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Gun-slinging habitual felon gets 30 years in prison

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Collin County District Attorney Greg Willis announced that habitual offender Christopher Crawford, 42, of Dallas, was sentenced to 30 years in prison after a jury found him guilty of Unlawful Possession of a Firearm by a Felon. "I commend McKinney police for their quick response and bravery in apprehending this dangerous felon. They also zeroed in on the two handguns he threw out of a stolen truck near a neighborhood entrance, before a child could have found them," added Willis.

On Nov. 6, 2018, McKinney police responded to a residential Aggravated Robbery call. The reporting party said the suspect had a gun, stole his truck, and drove away. Officers spotted the truck driving nearby and tried to pull it over. Instead, the truck sped away. A 15-minute high speed chase ensued from McKinney and north into Melissa, reaching speeds of 70-80 miles per hour. 

During the chase, Officers saw Crawford throw something out the passenger window, which sparked as it hit the ground.  Eventually, in an attempt to end the chase, officers rammed the truck, which then crashed into a tree. While searching Crawford's pockets, officers found two speed loaders for a revolver, both loaded with bullets.

Officers next searched the area where Crawford threw the object out the window and found a semi-automatic handgun on the side of highway 5 near the entrance to a McKinney neighborhood. Officers also found a revolver a short distance away.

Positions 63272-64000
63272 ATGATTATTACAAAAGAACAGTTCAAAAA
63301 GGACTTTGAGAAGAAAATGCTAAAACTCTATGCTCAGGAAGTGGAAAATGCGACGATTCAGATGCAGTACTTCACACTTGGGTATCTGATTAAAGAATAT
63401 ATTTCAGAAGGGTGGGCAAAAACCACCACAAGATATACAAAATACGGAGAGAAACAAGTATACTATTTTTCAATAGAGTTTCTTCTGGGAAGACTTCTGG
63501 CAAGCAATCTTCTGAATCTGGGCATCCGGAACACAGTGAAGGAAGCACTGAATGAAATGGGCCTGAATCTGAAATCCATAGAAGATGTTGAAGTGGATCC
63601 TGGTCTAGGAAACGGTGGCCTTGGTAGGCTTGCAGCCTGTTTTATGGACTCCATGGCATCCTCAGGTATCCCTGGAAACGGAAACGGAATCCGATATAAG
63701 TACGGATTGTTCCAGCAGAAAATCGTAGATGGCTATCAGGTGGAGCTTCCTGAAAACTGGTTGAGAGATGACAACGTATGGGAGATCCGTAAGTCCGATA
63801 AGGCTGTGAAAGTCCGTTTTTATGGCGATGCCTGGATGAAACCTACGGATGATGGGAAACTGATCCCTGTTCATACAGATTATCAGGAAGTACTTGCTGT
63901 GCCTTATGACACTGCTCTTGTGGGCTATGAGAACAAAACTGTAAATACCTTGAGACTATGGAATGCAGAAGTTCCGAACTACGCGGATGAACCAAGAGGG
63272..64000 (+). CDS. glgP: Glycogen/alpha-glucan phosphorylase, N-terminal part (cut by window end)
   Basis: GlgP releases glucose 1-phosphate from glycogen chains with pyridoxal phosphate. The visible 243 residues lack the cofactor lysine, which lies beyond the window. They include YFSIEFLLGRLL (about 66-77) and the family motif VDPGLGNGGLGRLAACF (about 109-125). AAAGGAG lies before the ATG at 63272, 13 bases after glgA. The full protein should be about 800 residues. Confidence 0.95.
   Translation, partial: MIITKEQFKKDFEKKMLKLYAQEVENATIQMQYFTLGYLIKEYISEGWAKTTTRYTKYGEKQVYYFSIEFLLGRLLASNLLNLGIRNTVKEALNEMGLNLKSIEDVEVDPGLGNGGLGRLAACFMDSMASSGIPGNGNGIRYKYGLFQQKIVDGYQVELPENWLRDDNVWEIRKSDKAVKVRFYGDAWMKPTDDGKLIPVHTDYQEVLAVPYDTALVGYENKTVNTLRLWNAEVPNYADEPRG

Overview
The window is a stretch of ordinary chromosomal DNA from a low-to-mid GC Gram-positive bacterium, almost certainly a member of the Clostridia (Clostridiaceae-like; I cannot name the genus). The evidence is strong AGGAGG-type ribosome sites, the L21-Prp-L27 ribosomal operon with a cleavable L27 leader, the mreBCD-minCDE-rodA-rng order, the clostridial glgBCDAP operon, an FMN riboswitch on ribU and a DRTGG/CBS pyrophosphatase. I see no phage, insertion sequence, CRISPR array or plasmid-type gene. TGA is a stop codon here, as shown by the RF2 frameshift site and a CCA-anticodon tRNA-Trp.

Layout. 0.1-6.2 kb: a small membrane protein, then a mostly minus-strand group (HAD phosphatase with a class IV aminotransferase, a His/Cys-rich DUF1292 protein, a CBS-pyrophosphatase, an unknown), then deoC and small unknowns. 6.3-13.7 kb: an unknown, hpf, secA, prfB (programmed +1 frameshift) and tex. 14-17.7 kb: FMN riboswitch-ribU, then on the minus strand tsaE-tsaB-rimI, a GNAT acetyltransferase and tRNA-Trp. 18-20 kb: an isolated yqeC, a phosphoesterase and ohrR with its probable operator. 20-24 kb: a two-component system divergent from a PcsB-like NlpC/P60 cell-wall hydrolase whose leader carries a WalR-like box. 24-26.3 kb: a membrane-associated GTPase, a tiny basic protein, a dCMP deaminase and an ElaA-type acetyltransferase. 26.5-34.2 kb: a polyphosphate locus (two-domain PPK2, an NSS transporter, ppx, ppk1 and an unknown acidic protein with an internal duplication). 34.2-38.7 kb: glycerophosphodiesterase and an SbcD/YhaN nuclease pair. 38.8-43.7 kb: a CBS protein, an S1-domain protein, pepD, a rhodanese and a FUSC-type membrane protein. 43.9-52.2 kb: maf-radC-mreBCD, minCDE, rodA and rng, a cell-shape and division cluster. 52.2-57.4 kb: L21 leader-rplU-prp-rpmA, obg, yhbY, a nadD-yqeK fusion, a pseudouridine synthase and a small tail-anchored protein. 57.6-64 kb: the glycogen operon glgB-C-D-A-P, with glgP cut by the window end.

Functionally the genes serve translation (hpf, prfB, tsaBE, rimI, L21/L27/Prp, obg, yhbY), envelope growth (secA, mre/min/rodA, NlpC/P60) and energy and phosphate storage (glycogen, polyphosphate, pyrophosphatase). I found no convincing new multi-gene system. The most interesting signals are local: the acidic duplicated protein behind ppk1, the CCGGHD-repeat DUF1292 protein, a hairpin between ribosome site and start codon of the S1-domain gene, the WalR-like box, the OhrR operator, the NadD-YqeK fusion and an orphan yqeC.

McKinney Detective Craig Owens interviewed Crawford, who admitted to throwing two handguns out the passenger window during the chase. Crawford described one as being a semi-automatic handgun and the other as a chrome revolver with a brown handle. Both descriptions matched the guns found by officers. 

A jury convicted Crawford of Unlawful Possession of a Firearm by a Felon. During the punishment phase of trial, prosecutors presented evidence of Crawford's prior felony and misdemeanor convictions, including robbery, assault, family violence, terroristic threat, and drug possession. Under Texas habitual offender law, Crawford's prior felony prison sentences raised the range of punishment for this crime from 2-10 years to 25 years to life. Judge Tom Nowak presided over the jury trial and assessed punishment at 30 years in prison. 

Assistant Criminal District Attorneys Ashley Briggs and Emily Doron prosecuted the case, aided by District Attorney Investigator Mike Owens